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Cellular reprogramming

α1,3-galactosyltransferase deficiency in germ-free miniature pigs increases N-glycolylneuraminic acids as the xenoantigenic determinant in pig-human xenotransplantation.


PMID 22775484

Abstract

In this study, we examined whether Hanganutziu-Deicher (H-D) antigens are important as an immunogenic non-α1,3-galactose (Gal) epitope in pigs with a disrupted α1,3-galactosyltransferase gene. The targeting efficiency of the AO blood genotype was achieved (2.2%) in pig fibroblast cells. A total of 1800 somatic cell nuclear transfer (SCNT) embryos were transferred to 10 recipients. One recipient developed to term and naturally delivered two piglets. The α1,3-galactosyltransferase activity in lung, liver, spleen, and testis of heterozygote α1,3-galactosyltransferase gene knockout (GalT-KO) pigs was significantly decreased, whereas brain and heart showed very low decreasing levels of α1,3-galactosyltransferase activity when compared to those of control. Enzyme-linked lectinosorbent assay showed that the heterozygote GalT-KO pig had more sialylα2,6- and sialylα2,3-linked glycan than the control. Furthermore, the heart, liver, and kidney of the heterozygote GalT-KO pig had a higher N-glycolylneuraminic acid (Neu5Gc) content than the control, whereas the lung of the heterozygote GalT-KO pig had Neu5Gc content similar to the control. Collectively, the data strongly indicated that Neu5Gc is a more critical xenoantigen to overcoming the next acute immune rejection in pig to human xenotransplantation.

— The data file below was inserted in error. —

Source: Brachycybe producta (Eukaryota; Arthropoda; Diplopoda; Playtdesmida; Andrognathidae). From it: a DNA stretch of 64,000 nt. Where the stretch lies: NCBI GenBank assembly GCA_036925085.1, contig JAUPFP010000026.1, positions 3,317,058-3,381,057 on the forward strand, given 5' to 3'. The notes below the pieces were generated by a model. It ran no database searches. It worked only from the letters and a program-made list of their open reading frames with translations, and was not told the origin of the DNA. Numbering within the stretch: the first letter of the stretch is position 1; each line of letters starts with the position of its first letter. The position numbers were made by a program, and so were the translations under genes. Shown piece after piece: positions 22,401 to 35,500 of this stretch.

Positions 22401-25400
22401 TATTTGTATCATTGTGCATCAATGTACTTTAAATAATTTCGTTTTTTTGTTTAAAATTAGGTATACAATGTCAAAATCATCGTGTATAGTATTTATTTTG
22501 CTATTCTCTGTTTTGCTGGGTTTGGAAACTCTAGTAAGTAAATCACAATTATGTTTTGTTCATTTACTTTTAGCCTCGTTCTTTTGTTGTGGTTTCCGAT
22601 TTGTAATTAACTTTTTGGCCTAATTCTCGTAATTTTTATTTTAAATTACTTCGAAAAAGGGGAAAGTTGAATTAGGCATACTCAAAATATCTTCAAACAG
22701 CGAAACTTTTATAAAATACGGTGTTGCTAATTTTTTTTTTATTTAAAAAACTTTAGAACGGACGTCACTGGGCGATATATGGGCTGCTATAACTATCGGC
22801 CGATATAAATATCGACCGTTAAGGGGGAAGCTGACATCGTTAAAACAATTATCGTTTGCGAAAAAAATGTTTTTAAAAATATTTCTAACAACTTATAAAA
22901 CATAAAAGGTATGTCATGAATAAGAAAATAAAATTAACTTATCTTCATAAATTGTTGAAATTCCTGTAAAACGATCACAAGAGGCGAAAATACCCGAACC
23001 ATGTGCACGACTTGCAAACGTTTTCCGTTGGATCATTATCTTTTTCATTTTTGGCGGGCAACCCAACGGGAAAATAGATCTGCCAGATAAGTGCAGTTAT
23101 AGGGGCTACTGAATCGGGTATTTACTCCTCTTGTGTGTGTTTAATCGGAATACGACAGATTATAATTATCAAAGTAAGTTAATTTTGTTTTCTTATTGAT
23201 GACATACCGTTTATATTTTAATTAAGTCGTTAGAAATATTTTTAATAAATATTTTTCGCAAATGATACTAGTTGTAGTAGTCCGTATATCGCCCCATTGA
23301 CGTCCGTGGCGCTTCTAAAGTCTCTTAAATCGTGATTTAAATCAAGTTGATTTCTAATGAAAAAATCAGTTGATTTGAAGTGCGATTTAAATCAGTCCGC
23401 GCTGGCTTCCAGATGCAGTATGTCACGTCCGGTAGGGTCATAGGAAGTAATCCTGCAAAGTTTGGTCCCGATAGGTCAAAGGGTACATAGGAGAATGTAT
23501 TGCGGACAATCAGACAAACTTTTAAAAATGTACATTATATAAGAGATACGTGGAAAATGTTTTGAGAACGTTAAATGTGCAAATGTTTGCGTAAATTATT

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G9793
N-Glycolylneuraminic acid, ≥95% (HPLC), semisynthetic
C11H19NO10